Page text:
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System 32 Ramnit-I Virus


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#1 dwneal

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Posted 16 November 2010 - 10:14 AM

I got this virus and am having great difficulty getting rid of it. Microsoft Security Essential found it but could not get rid of it. It replicates and puts over 1000 of them on my computer. I used combofix and it fixed my internet connectivity but when I reinstalled Microsoft Security Essentials it found 1600 instances of this virus again and says it cleaned it but when I run it again it finds more.

I have the log from combo fix does anyone know how to interpret or have a solution. I would appreciate any help anyone can provide. I have attached the Combo Fix Log FileAttached File  ComboFix.txt   20.88KB   8 downloadsAttached File  combo fix log.txt   20.88KB   6 downloadsAttached File  ComboFix.txt   20.88KB   8 downloadsAttached File  combo fix log.txt   20.88KB   6 downloads

Edited by hamluis, 16 November 2010 - 10:27 AM.
Moved from XP to Malware Removal Logs ~ Hamluis.


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#2 quietman7

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Posted 16 November 2010 - 11:42 AM

I'm afraid I have very bad news.

Your system is seriously infected.

While ComboFix is very good and appears to have removed some nasties already, it cannot perform miracles and cannot repair the damage caused by a file infector. As you are already finding out, this malware keeps infecting more and more files.

Win32/Ramnit.A / Win32/Ramnit.B is a dangerous file infector with IRCBot functionality which infects .exe, and .HTML/HTM files, and opens a back door that compromises your computer. Using this backdoor, a remote attacker can access and instruct the infected computer to download and execute more malicious files. The infected .HTML or .HTM files may be detected as The infected .HTML or .HTM files may be detected as Virus:VBS/Ramnit.A or VBS/Generic. Win32/Ramnit.A!dll is a related file infector often seen with this infection. It too has IRCBot functionality which infects .exe, .dll and .HTML/HTM files and opens a back door that compromises your computer. This component is injected into the default web browser by Worm:Win32/Ramnit.A which is dropped by a Ramnit infected executable file.

-- Note: As with most malware infections, the threat name may be different depending on the anti-virus or anti-malware program which detected it. Each security vendor uses their own naming conventions to identify various types of malware.With this particular infection the safest solution and only sure way to remove it effectively is to reformat and reinstall the OS.

Why? The malware injects code in legitimate files similar to the Virut virus and in many cases the infected files (which could number in the thousands) cannot be disinfected properly by your anti-virus. When disinfection is attempted, the files often become corrupted and the system may become unstable or irreparable. The longer Ramnit.A remains on a computer, the more files it infects and corrupts so the degree of damage can vary.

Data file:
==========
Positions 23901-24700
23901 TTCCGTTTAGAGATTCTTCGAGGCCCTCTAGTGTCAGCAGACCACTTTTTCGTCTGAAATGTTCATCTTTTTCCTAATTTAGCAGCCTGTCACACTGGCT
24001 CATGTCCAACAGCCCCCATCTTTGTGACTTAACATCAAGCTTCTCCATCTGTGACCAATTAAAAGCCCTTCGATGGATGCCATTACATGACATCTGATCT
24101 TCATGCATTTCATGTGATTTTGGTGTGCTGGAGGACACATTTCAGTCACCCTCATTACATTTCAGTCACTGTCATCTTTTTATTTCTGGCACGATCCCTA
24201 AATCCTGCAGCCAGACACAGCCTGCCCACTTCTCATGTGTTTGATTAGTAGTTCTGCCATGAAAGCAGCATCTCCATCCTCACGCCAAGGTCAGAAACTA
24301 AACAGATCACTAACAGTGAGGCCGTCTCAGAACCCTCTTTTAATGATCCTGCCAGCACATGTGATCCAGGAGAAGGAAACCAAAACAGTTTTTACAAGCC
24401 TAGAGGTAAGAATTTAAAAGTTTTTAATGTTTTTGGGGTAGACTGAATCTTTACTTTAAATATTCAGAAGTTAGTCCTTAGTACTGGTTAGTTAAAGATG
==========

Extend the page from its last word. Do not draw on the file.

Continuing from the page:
Ramnit is commonly spread via a flash drive (usb, pen, thumb, jump) infection where it copies Worm:Win32/Ramnit.A with a random file name. The infection is often contracted by visiting remote, crack and keygen sites. These type of sites are infested with a smörgåsbord of malware and a major source of system infection.

In my opinion, Ramnit is not effectively disinfectable, so your best option is to perform a full reformat as there is no guarantee this infection can be completely removed. In most instances it may have caused so much damage to your system files that it cannot be completely cleaned or repaired. Security vendors that claim to be able to remove file infectors cannot guarantee that all traces of it will be removed as they may not find all the remnants. If something goes awry during the malware removal process there is always a risk the computer may become unstable or unbootable and you could loose access to all your data.

Further, your machine has likely been compromised by the backdoor Trojan and there is no way to be sure the computer can ever be trusted again. It is dangerous and incorrect to assume the computer is secure even if your anti-virus reports that the malware appears to have been removed.

Many experts in the security community believe that once infected with this type of malware, the best course of action is to wipe the drive clean, reformat and reinstall the OS. Please read:

Whenever a system has been compromised by a backdoor payload, it is impossible to know if or how much the backdoor has been used to affect your system...There are only a few ways to return a compromised system to a confident security configuration. These include:
• Reimaging the system
• Restoring the entire system using a full system backup from before the backdoor infection
• Reformatting and reinstalling the system

Backdoors and What They Mean to You

This is what Jesper M. Johansson at Microsoft TechNet has to say: Help: I Got Hacked. Now What Do I Do?.

The only way to clean a compromised system is to flatten and rebuild. That’s right. If you have a system that has been completely compromised, the only thing you can do is to flatten the system (reformat the system disk) and rebuild it from scratch (reinstall Windows and your applications).


In addition, there is also evidence of a TDSS rootkit infection. To learn more about that, please refer to:
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